7/25/2011 -  7/31/2011
 7/18/2011 -  7/24/2011
 7/11/2011 -  7/17/2011
  7/4/2011 -  7/10/2011
 6/27/2011 -   7/3/2011
 6/20/2011 -  6/26/2011
 6/13/2011 -  6/19/2011
  6/6/2011 -  6/12/2011
 5/30/2011 -   6/5/2011
 5/23/2011 -  5/29/2011
 5/16/2011 -  5/22/2011
  5/9/2011 -  5/15/2011
  5/2/2011 -   5/8/2011
 4/25/2011 -   5/1/2011
 4/18/2011 -  4/24/2011
 4/11/2011 -  4/17/2011
  4/4/2011 -  4/10/2011
 3/28/2011 -   4/3/2011
 3/21/2011 -  3/27/2011
 3/14/2011 -  3/20/2011
  3/7/2011 -  3/13/2011
 2/28/2011 -   3/6/2011
 2/21/2011 -  2/27/2011
 2/14/2011 -  2/20/2011
  2/7/2011 -  2/13/2011
 1/31/2011 -   2/6/2011
 1/24/2011 -  1/30/2011
 1/17/2011 -  1/23/2011
 1/10/2011 -  1/16/2011
  1/3/2011 -   1/9/2011
12/27/2010 -   1/2/2010
12/20/2010 - 12/26/2010
12/13/2010 - 12/19/2010
 12/6/2010 - 12/12/2010
11/29/2010 -  12/5/2010
11/22/2010 - 11/28/2010
11/15/2010 - 11/21/2010
 11/8/2010 - 11/14/2010
 11/1/2010 -  11/7/2010
10/25/2010 - 10/31/2010
10/18/2010 - 10/24/2010
10/11/2010 - 10/17/2010
 10/4/2010 - 10/10/2010
 9/27/2010 -  10/3/2010
 9/20/2010 -  9/26/2010
 9/13/2010 -  9/19/2010
  9/6/2010 -  9/12/2010
 8/30/2010 -   9/5/2010
 8/23/2010 -  8/29/2010
 8/16/2010 -  8/22/2010
  8/9/2010 -  8/15/2010
  8/2/2010 -   8/8/2010
 7/26/2010 -   8/1/2010
 7/19/2010 -  7/25/2010
 7/12/2010 -  7/18/2010
  7/5/2010 -  7/11/2010
 6/28/2010 -   7/4/2010
 6/21/2010 -  6/27/2010
 6/14/2010 -  6/20/2010
  6/7/2010 -  6/13/2010
 5/31/2010 -   6/6/2010
 5/24/2010 -  5/30/2010
 5/17/2010 -  5/23/2010
 5/10/2010 -  5/16/2010
  5/3/2010 -   5/9/2010
 4/26/2010 -   5/2/2010
 4/19/2010 -  4/25/2010
 4/12/2010 -  4/18/2010
  4/5/2010 -  4/11/2010
 3/29/2010 -   4/4/2010
 3/22/2010 -  3/28/2010
 3/15/2010 -  3/21/2010
  3/8/2010 -  3/14/2010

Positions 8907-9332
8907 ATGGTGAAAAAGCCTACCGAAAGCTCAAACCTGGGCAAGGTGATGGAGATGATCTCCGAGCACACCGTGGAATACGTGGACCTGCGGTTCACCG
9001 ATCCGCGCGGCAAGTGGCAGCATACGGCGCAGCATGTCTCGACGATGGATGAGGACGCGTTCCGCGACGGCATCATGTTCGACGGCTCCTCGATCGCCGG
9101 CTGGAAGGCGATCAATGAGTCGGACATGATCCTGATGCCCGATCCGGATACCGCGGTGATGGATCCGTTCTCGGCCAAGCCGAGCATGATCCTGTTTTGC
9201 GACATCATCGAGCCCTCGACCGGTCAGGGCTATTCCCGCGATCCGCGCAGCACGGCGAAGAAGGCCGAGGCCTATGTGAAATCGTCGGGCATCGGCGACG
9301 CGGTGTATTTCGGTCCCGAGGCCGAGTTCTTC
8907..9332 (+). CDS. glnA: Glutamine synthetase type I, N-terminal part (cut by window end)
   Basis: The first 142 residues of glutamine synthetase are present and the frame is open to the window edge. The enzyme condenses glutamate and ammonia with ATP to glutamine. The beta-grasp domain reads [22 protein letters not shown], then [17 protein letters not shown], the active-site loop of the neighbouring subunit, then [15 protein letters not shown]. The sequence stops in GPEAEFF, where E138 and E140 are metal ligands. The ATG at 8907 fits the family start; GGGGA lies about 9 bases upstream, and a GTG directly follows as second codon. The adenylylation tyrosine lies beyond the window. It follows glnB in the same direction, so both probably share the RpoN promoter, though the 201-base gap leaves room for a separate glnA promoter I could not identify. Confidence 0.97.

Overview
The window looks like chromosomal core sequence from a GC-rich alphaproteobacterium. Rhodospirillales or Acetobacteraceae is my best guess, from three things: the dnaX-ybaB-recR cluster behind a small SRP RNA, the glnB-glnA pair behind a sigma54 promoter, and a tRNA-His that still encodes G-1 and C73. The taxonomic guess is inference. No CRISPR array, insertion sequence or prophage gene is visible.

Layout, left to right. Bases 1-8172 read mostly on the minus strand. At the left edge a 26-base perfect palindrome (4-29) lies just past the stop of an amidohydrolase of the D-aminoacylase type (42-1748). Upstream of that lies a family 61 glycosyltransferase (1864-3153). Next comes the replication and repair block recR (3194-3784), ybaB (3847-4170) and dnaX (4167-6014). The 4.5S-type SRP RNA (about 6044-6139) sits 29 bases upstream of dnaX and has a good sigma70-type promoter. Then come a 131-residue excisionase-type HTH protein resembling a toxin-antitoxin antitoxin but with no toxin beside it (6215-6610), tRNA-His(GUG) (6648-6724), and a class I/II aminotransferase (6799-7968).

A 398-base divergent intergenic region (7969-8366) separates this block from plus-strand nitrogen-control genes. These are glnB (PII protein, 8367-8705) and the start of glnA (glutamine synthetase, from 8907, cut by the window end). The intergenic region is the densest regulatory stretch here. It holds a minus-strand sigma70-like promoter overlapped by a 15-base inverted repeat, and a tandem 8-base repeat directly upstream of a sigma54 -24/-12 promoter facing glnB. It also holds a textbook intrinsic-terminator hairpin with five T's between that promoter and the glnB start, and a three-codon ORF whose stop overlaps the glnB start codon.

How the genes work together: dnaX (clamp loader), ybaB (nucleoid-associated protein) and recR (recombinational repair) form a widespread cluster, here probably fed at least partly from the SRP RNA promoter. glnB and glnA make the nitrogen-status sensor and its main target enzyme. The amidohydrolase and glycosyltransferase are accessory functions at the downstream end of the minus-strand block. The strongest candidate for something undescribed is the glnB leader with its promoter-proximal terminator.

3/1/2010 -   3/7/2010
 2/22/2010 -  2/28/2010
 2/15/2010 -  2/21/2010
  2/8/2010 -  2/14/2010
  2/1/2010 -   2/7/2010
 1/25/2010 -  1/31/2010
 1/18/2010 -  1/24/2010
 1/11/2010 -  1/17/2010
  1/4/2010 -  1/10/2010
12/28/2009 -   1/3/2009
12/21/2009 - 12/27/2009
12/14/2009 - 12/20/2009
 12/7/2009 - 12/13/2009
11/30/2009 -  12/6/2009
11/23/2009 - 11/29/2009
11/16/2009 - 11/22/2009
 11/9/2009 - 11/15/2009
 11/2/2009 -  11/8/2009
10/26/2009 -  11/1/2009
10/19/2009 - 10/25/2009
10/12/2009 - 10/18/2009
 10/5/2009 - 10/11/2009
 9/28/2009 -  10/4/2009
 9/21/2009 -  9/27/2009
 9/14/2009 -  9/20/2009
  9/7/2009 -  9/13/2009
 8/31/2009 -   9/6/2009
 8/24/2009 -  8/30/2009
 8/17/2009 -  8/23/2009
 8/10/2009 -  8/16/2009
  8/3/2009 -   8/9/2009
 7/27/2009 -   8/2/2009
 7/20/2009 -  7/26/2009
 7/13/2009 -  7/19/2009
  7/6/2009 -  7/12/2009
 6/29/2009 -   7/5/2009
 6/22/2009 -  6/28/2009
 6/15/2009 -  6/21/2009
  6/8/2009 -  6/14/2009
  6/1/2009 -   6/7/2009
 5/25/2009 -  5/31/2009
 5/18/2009 -  5/24/2009
 5/11/2009 -  5/17/2009
  5/4/2009 -  5/10/2009
 4/27/2009 -   5/3/2009
 4/20/2009 -  4/26/2009
 4/13/2009 -  4/19/2009
  4/6/2009 -  4/12/2009
 3/30/2009 -   4/5/2009
 3/23/2009 -  3/29/2009
 3/16/2009 -  3/22/2009
  3/9/2009 -  3/15/2009
  3/2/2009 -   3/8/2009
 2/23/2009 -   3/1/2009
 2/16/2009 -  2/22/2009
  2/9/2009 -  2/15/2009
  2/2/2009 -   2/8/2009
 1/26/2009 -   2/1/2009
 1/19/2009 -  1/25/2009
 1/12/2009 -  1/18/2009
  1/5/2009 -  1/11/2009
12/29/2008 -   1/4/2009
12/22/2008 - 12/28/2008
12/15/2008 - 12/21/2008
 12/8/2008 - 12/14/2008
 12/1/2008 -  12/7/2008
11/24/2008 - 11/30/2008
11/17/2008 - 11/23/2008
11/10/2008 - 11/16/2008
 11/3/2008 -  11/9/2008
10/27/2008 -  11/2/2008
10/20/2008 - 10/26/2008
10/13/2008 - 10/19/2008
 10/6/2008 - 10/12/2008
 9/29/2008 -  10/5/2008
 9/22/2008 -  9/28/2008
 9/15/2008 -  9/21/2008
  9/8/2008 -  9/14/2008
  9/1/2008 -   9/7/2008
 8/25/2008 -  8/31/2008
 8/18/2008 -  8/24/2008
 8/11/2008 -  8/17/2008
  8/4/2008 -  8/10/2008
 7/28/2008 -   8/3/2008
 7/21/2008 -  7/27/2008
 7/14/2008 -  7/20/2008
  7/7/2008 -  7/13/2008
 6/30/2008 -   7/6/2008
 6/23/2008 -  6/29/2008
 6/16/2008 -  6/22/2008
  6/9/2008 -  6/15/2008
  6/2/2008 -   6/8/2008
 5/26/2008 -   6/1/2008
 5/19/2008 -  5/25/2008
 5/12/2008 -  5/18/2008